India’s economic growth will regain strength and approach 7.5% by 2020, buoyed by rural consumption and subdued inflation, the Organisation for Economic Co-operation and Development said in its Economic Outlook even as a United Nations report showed India remaining the fastest-growing major economy.
The UN World Economic Situation and Prospects, in its mid-year update, projected that India will grow 7.1% in fiscal year 2020 on the back of strong domestic consumption and investment, slower than the 7.4% estimated in January. It expects the Indian economy to expand 7% in 2019 compared with its previous estimate of 7.6%. Even after the downward revisions, India remains the fastest-growing major economy in the world, ahead of China.
“Gross domestic product (GDP) growth in India is projected to strengthen to close to 7.25% in FY19 and close to 7.5% in FY20,” the OECD said.
This growth will come from higher domestic demand due to improved financial conditions, new income support measures for farmers and recent structural reforms. Lower oil prices and the recent appreciation of the rupee will reduce pressure on inflation and the current account.
Highlighting that India has the fastest growth among G20 economies with export growth holding up well, it said: “Investment growth will accelerate as capacity utilisation rises, interest rates decline, and geopolitical tensions and political uncertainty are assumed to wane.”
India’s economy grew at a six-quarter low of 6.6% in the October-December period. The statistics office will release the quarterly GDP estimate for January-March and provisional annual estimate for 2018-19 on May 31.
GDP growth for FY19 is seen at 7%.
India’s healthy growth forecast came amidst the OECD cutting the projection for global GDP growth to a sub-par rate of 3.2% this year, before edging up to 3.4% in 2020. Growth was 3.5% in 2018.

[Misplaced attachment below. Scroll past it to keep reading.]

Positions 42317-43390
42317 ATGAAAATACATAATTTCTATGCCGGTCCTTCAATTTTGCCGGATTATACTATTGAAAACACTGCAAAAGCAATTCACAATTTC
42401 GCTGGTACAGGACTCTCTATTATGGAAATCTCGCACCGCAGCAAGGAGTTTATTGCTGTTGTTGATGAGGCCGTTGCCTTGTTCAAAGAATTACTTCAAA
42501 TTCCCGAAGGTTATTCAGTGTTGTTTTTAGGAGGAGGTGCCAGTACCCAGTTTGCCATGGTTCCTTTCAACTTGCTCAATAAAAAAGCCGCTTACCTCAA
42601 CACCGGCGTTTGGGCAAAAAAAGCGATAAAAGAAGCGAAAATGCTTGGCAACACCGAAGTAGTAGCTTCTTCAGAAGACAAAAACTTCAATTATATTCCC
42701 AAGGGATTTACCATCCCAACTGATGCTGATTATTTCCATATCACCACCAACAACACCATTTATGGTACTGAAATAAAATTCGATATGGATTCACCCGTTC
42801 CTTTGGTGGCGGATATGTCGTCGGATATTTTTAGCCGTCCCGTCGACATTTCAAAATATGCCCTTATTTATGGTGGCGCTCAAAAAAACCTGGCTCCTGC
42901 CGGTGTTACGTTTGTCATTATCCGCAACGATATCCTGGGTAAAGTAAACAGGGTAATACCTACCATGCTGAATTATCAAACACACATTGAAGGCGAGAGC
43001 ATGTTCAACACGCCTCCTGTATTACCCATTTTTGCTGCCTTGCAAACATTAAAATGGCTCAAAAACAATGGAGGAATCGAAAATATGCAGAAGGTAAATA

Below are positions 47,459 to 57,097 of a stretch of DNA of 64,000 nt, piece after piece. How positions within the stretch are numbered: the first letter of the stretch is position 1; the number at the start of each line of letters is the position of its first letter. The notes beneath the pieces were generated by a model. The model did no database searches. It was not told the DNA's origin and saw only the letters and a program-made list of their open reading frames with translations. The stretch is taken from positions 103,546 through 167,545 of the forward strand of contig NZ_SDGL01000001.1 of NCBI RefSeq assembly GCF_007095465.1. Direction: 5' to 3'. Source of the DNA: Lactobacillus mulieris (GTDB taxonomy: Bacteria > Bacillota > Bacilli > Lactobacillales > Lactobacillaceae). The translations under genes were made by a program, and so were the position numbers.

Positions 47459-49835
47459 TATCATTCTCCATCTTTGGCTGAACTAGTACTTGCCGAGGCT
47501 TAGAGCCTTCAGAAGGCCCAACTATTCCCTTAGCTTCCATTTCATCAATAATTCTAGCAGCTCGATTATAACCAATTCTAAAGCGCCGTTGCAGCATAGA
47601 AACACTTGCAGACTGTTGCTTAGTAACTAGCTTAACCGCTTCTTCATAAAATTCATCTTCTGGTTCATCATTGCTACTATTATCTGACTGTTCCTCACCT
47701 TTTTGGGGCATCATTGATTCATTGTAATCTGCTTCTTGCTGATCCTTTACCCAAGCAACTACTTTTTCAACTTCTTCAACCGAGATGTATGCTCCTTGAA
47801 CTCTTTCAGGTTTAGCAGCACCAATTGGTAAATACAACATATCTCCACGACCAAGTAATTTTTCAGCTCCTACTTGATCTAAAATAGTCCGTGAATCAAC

“Global growth has slowed abruptly over the past year, with the weakness seen in the latter half of 2018 continuing in the early part of 2019 amidst persisting trade tensions,” the organisation said, urging governments to resolve their trade disputes.
The OECD expects India’s monetary policy to be loosened somewhat as headline inflation remains well below target and inflation expectations are adjusting down.
India’s retail inflation was 2.92% in April. The Reserve Bank of India, which had last month cut interest rates by 0.25%, estimates retail inflation of 2.9-3% during April to September because of lower food and fuel prices and expectations of a normal monsoon.
“Rising public sector borrowing requirements reflect the implementation of new welfare schemes, sluggish tax revenue, and growing financial needs of public enterprises and banks,” the OECD said.
The report suggested that an improved collection of the Goods and Services Tax and a wider base of personal income tax will help reduce the high public debt-to-GDP ratio.
Besides, ensuring a swift resolution of bankruptcy processes would help contain non-performing loans and boost productivity by promoting the reallocation of resources to more productive firms and sectors.
Investment has continued to grow robustly, supported by hefty public sector projects. In contrast, private investment, especially in manufacturing, had been affected by uncertainty ahead of the parliamentary elections, combined with persistent difficulties in financing projects, acquiring land and getting all clearances. Rural consumption and twowheeler and tractor sales have slowed on account of subdued agricultural prices and wages.